Money News: EC acts to cut off overpriced international mobile calls

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The Independent Online

The "unreasonably high" cost of making and receiving international calls on a mobile phone is set to tumble under heavy pressure from the European Commission.

Six months after the launch of an EC consumer website that set out to shame mobile firms by exposing their charges, customers are still having "to pay unreasonably high prices for using their phones abroad", according to Vivienne Reding, European commissioner for information, society and media.

The price of a four-minute phone call back home has "generally stayed at the same high level", the Commission found. For UK mobile customers on contracts, the standard cost of making a call from the Continent on their handset varies from 70p (Orange) to 85p (O 2) per minute.

Although some phone companies have introduced special "roaming" deals, these have not been widely taken up, either because of the extra charges involved or because consumers must actively request them.

"A mobile phone customer shouldn't be charged a higher tariff just because he's travelling abroad," added Ms Reding. The Commission is now working on proposals to slash roaming charges.

Ideas under discussion include the "home price", where you pay as if on your domestic tariff; paying at local rates when making local calls abroad, such as for a taxi; and abolishing charges to receive calls.

The Commission is to have a consultation process with the industry, and says new prices could be in place by June.

Split-cap scandal: Investors offered 'no blame' payouts

Tens of thousands of investors who lost money in the split-capital investment trust debacle have been offered compensation of just 40p for every pound.

A compensation fund of £115.2m is to be divvied up between 25,000 investors within the next two months. The average loss to each was £11,400, according to Fund Distribution Limited, the company set up to deal with split-cap compensation. Each investor will collect in the region of £4,560.

Only those people who bought "zero-dividend" preference shares in the trusts will qualify for compensation.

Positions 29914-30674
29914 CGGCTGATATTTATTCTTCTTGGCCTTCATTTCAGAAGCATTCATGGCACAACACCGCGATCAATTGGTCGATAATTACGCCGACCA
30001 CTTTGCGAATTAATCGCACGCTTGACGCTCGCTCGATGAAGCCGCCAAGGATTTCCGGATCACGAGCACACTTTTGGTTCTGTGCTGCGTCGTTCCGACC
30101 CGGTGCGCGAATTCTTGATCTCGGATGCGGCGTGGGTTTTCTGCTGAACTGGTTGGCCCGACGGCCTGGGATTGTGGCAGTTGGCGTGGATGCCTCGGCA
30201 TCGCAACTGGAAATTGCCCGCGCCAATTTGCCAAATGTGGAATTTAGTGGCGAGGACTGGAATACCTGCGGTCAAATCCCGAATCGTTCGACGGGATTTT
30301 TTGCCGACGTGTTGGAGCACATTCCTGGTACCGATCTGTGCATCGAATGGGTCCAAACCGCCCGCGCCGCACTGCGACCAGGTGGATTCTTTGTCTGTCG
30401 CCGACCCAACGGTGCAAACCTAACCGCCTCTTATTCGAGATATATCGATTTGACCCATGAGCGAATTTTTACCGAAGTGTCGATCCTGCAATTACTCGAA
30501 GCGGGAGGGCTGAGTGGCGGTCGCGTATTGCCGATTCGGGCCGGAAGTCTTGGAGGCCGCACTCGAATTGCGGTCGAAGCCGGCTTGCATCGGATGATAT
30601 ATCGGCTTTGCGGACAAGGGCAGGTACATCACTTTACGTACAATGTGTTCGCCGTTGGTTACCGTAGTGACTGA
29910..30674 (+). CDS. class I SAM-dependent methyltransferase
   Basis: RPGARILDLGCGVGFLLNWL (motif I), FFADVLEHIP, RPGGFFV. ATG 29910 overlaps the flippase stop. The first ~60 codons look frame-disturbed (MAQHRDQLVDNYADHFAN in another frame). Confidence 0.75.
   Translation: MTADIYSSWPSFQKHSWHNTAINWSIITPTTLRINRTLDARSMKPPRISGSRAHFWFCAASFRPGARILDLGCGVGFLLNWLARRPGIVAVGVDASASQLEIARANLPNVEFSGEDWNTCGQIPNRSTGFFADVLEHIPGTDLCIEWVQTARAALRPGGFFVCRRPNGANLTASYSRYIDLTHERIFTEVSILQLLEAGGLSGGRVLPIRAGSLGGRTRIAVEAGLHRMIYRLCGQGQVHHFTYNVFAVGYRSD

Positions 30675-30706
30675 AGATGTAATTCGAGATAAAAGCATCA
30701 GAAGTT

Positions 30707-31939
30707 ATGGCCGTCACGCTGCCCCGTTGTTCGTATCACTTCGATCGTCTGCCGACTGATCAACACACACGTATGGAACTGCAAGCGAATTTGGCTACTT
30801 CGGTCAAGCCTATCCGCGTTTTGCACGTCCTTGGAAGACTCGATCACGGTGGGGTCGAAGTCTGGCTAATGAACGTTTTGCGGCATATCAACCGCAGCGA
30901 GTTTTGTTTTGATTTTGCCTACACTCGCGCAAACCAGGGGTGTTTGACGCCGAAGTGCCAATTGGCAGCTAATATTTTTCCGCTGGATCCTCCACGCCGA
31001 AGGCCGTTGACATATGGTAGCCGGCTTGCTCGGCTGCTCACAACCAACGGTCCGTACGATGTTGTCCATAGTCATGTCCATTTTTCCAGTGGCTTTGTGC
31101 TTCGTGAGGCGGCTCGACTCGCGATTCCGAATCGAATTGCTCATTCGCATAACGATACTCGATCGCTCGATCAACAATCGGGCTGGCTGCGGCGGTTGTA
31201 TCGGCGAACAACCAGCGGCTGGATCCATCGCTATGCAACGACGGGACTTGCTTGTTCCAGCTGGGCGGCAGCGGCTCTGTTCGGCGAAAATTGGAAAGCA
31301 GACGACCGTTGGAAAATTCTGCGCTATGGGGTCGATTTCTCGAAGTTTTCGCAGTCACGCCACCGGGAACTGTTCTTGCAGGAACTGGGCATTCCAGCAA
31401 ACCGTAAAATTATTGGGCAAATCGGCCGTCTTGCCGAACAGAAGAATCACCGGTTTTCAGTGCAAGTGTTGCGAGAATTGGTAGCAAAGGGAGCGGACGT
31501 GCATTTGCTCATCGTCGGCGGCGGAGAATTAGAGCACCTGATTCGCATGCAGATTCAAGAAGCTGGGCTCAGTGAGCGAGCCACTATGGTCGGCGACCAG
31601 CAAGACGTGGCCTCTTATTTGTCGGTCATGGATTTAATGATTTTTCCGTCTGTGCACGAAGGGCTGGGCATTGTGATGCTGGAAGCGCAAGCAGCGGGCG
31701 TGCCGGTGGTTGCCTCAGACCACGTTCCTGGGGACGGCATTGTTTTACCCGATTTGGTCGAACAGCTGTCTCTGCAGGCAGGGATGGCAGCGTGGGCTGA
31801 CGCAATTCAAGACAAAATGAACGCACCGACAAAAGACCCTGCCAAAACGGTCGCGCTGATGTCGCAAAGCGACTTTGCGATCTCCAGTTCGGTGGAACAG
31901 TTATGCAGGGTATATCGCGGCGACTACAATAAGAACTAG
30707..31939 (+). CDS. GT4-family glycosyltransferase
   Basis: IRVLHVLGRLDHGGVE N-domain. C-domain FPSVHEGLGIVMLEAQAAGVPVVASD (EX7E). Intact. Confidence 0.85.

Split caps were often wrongly marketed as "low-risk" investments. Between 2000 and 2003, parts of the industry collapsed as tumbling stock markets exposed a complex network of trusts that had invested in each other, artificially propping up prices. As split caps fell in value, millions of pounds belonging to ordinary investors were wiped out.

A subsequent investigation by the City regulator, the Financial Services Authority, demanded compensation for investors from the providers involved. However, the £115.2m was offered by the industry only on condition that no blame was attached to it.

Philippa Gee of independent financial adviser Torquil Clark said: "Those investors who suffered at the hands of these trusts are now left with an extremely sour taste in their mouths. If a fault has been found, then compensation should be at a more appropriate level to rectify the damage caused."

Investors have six weeks to decide whether to accept the offer.

Personal debt: Banks to open customer records to credit agency

Four major UK banking groups are to share details of their customers' income with the CallCredit agency as part of attempts to tackle the problem of debt-ridden consumers.

HSBC, HBOS (Halifax and Bank of Scotland), Lloyds TSB and Royal Bank of Scotland (including NatWest) have all agreed to send the agency details of current accounts.

In turn, the agency will conduct an "affordability" check on each customer to monitor the heavily indebted - those people managing to repay only the minimum on, say, seven credit cards - and measure their debts in relation to income. In theory, the process should mean that these people are not in future lent inappropriate sums.

CallCredit will provide the banks with its debt-monitoring reports, but no bank will be allowed to see income information on a rival's customers.

As bad debt write-offs continue to rise, and amid fears of encouraging a consumer credit bubble, most lenders now share "negative" data. This may include how often customers miss payments, as well as some "positive" or behavioural information, such as how much is spent on a card each month.

Barclaycard, Britain's biggest credit card provider, is not taking part in the CallCredit scheme. It will instead conduct its own review of customers' spending behaviour, a spokesman said.

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